“As UCSF grows, I am concerned about the undergraduate experience,” Antonio told Union-Tribune, “I see this sea of ​​undergraduates and I can’t imagine all of them getting the access to faculty that I wish they would.

“The interaction between students and faculty is the very reason why the university exists. If you don’t need to, you can all just watch the courses online.”

“I will miss Franklin very much,” said Albert Pisano, dean of the Jacobs School of Engineering at the University of California, San Francisco. “He was a true visionary and a brilliant engineer.

“His generosity and cooperation were remarkable. Franklin and I have built a deep understanding of the importance of creating an engineering building that puts the student’s experience first by stimulating the circulation of people and ideas in the building’s design.”

Pisano said he feels a responsibility to move forward with the mission Antonio wanted.

Aiming to make the building “a gigantic, productive machine for creating all of his patents, inventions, and other innovations if you look at Franklin’s career,” said Pisano, he was a prolific inventor with hundreds of patents.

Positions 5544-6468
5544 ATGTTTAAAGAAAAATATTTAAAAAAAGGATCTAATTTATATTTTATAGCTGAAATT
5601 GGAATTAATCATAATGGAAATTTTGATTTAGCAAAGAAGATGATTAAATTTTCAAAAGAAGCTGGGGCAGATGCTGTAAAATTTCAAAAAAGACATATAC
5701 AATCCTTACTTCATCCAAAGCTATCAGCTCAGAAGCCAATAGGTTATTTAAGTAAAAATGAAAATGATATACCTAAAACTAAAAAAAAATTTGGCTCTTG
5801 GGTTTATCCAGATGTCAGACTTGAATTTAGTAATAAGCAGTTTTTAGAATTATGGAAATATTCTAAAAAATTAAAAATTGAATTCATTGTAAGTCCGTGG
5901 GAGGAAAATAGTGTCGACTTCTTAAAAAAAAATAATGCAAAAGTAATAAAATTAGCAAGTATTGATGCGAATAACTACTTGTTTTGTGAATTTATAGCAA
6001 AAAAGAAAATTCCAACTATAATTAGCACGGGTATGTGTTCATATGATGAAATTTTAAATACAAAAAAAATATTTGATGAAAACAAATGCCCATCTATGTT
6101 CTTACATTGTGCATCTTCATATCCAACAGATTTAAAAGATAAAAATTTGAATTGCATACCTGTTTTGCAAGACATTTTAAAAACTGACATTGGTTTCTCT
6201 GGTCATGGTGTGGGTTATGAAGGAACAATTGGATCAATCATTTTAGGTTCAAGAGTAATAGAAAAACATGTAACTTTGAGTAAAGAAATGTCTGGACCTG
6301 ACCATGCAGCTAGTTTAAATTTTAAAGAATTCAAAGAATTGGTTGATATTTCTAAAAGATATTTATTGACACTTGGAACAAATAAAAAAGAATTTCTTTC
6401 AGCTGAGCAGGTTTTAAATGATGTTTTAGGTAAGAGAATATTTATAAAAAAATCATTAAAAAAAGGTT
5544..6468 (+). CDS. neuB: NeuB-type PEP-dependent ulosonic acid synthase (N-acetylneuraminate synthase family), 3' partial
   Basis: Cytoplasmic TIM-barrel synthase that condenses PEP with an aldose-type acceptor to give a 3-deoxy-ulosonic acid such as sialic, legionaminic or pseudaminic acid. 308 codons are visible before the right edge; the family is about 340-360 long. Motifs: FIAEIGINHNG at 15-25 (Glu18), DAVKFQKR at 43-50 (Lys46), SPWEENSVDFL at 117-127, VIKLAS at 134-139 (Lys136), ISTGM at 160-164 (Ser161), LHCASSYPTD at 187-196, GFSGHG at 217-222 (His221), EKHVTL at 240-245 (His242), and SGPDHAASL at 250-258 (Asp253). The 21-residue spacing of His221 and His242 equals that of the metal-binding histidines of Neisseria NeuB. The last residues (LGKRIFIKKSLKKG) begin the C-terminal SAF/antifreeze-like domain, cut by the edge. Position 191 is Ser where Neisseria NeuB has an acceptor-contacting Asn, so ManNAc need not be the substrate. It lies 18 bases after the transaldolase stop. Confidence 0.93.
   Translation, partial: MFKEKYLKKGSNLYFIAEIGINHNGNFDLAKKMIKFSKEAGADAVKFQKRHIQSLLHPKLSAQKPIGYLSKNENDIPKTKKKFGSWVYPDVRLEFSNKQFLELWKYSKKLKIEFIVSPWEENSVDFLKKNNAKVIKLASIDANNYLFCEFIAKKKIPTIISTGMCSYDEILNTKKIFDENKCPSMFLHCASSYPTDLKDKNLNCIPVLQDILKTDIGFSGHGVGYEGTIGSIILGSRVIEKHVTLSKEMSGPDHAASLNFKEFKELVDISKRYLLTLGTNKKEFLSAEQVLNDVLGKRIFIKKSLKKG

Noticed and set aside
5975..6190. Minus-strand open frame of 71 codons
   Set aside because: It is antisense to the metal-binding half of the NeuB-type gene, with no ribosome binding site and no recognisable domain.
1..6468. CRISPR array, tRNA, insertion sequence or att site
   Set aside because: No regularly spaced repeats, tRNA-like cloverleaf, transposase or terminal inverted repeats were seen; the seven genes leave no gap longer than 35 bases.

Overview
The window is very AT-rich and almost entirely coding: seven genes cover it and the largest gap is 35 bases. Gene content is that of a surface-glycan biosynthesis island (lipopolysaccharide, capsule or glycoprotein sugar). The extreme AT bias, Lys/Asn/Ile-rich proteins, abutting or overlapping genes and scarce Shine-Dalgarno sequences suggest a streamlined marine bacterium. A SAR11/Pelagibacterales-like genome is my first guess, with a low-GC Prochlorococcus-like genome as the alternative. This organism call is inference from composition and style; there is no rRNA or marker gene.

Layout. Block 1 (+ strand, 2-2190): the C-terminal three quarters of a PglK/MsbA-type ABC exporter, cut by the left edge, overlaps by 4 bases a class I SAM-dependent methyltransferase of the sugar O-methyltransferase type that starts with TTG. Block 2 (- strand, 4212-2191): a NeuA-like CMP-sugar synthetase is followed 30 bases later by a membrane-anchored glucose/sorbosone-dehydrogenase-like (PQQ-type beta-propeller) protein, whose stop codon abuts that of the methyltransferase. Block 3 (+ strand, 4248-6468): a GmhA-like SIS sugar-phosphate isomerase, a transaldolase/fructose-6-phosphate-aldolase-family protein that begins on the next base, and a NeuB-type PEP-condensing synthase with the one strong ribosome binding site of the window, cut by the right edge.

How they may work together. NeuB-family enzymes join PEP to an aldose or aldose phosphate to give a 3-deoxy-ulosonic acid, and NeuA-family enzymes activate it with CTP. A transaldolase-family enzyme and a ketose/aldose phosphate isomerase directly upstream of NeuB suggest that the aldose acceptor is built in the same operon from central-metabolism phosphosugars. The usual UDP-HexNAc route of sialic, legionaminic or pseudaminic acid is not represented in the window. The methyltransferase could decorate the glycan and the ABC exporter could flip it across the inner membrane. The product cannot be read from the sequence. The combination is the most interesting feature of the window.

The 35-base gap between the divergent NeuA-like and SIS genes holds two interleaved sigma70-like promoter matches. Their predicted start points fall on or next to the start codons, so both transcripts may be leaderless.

“It is very tragic. We feel we have lost a very important partner.” “But with this loss, we are determined to do everything we can to carry forward the legacy that he wanted us to carry on for him. We are determined to succeed in that.”

Antonio graduated from the University of California, San Francisco in 1974 with a BA in Applied Physics and Information Science. He worked at Linkabit for 12 years before joining Jacobs, Andrew Viterbi, and four others — Adelia Coffman, Klein Gilhousen, Harvey White and Andrew Cohen — to found Qualcomm in 1985. Gilhousen died in 2016.

Antonio has fueled the growth of Qualcomm’s engineering division and served as a project engineer for the company’s OmniTRACS satellite communications system. Antonio has also contributed multiple access technology (CDMA) to Qualcomm’s code division and the Globalstar low Earth orbit satellite system.